Lonely Britain? Social isolation reaches crisis point

Recent figures show that the number of socially-isolated older people has reached a 50-year high. Almost a million older people across the UK are affected, and Contact the Elderly have declared a state of emergency as the numbers reach crisis point.

All age groups can suffer from loneliness but as people get older the risk factors increase. Poor health, decreased mobility, retirement, and bereavement are all key elements which can combine to impact on a person’s social isolation. You can read more about the growing crisis here.

Social isolation is not just a moral issue but can also have serious health implications for older people. Studies have shown that loneliness can im
pact on both physical and mental health. Individuals can suffer from increased blood pressure, a weakened immune system, and are at higher risk of heart attacks, strokes, and the onset of disability. Research has shown a lack of social interaction is as damaging to health as smoking 15 cigarettes per day and the effects of loneliness are twice as unhealthy as obesity. Those affected are more prone to depression, cognitive decline and the onset of dementia.

Alleviating loneliness is critical to enabling older people to maintain independence for as long as possible. Those who are remote from society are more likely to visit their GP more regularly, have higher use of medication, and suffer a high frequency of falls. In addition, they are more likely to experience early entry into nursing or residential care.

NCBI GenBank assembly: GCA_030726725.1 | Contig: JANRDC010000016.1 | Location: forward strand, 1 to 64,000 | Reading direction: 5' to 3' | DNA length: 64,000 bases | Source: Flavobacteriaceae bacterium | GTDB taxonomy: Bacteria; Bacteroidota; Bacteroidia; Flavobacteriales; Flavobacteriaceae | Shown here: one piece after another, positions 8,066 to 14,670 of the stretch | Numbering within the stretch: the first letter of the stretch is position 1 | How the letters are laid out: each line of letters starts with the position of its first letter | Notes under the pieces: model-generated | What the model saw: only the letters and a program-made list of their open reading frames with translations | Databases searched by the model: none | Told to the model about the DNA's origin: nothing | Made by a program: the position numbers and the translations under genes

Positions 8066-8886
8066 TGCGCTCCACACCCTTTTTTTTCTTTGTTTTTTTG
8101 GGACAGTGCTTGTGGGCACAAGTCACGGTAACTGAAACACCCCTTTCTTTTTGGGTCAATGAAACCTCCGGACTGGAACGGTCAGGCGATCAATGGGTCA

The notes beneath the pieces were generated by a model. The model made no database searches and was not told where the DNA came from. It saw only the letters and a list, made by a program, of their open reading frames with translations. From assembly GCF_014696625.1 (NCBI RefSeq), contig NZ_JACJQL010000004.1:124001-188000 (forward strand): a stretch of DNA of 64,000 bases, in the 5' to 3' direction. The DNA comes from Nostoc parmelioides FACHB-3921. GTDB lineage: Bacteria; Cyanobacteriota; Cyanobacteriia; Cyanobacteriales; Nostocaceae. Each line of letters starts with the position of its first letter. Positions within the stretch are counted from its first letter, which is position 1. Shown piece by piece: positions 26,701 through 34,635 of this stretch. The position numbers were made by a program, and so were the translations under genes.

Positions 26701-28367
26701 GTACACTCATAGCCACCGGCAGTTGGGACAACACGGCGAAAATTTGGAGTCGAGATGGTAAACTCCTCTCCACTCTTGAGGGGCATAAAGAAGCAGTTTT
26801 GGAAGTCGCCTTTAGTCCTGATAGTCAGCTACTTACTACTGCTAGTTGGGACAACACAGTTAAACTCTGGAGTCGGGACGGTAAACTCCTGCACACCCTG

Older People’s Day – Comfort Keepers’ Pledge

In order to tackle an ageing and increasingly lonely population Older People’s Day (1st October 2014) seeks to celebrate the achievements and contributions of those over 65 and re-establish a connection across generations. The campaign hopes to challenge negative stereotypes and outdated attitudes through a day of awareness-raising events across the country. You can find out more about how to join in the activities here.

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Nobody should suffer the silent pain of loneliness and Comfort Keepers has made the following pledge in celebration of Older People’s Day. We are committed to…

Providing loving care to our elderly clients to ensure a high quality of life in their own homes.

Companion care with Comfort Keepers

At Comfort Keepers, our person-centered approach to home care means we care for each client with the respect and dignity we would provide to a member of our own family. Our care workers offer true companionship for your loved one, from engaging in conversation through to sharing meals, this social contact is proven to enhance the health, happiness, and overall quality of life.

Our care-workers actively engage clients to help them stay independent in their own homes and make life brighter and more enjoyable. Our care workers undertake a range of activities with our clients from cooking favourite recipes together, reminiscing over old photos, visiting friends, continuing favourite hobbies, taking a walk or doing puzzles.

Darren Housden, UK Business Development Manager, Comfort Keepers UK, said:

“Social isolation is a serious issue affecting thousands of older people across the country. Loneliness doesn’t just cause misery but also poses a very real health risk. We offer a range of companion care services which help to combat loneliness and keep your loved one independent in their own home. We understand the importance of staying connected and our unique online Family-Connect-Programme means you can keep up-to-date with your loved one and share in all their special moments.”

You can find out about our companion care services and Family-Connect-Programme here.

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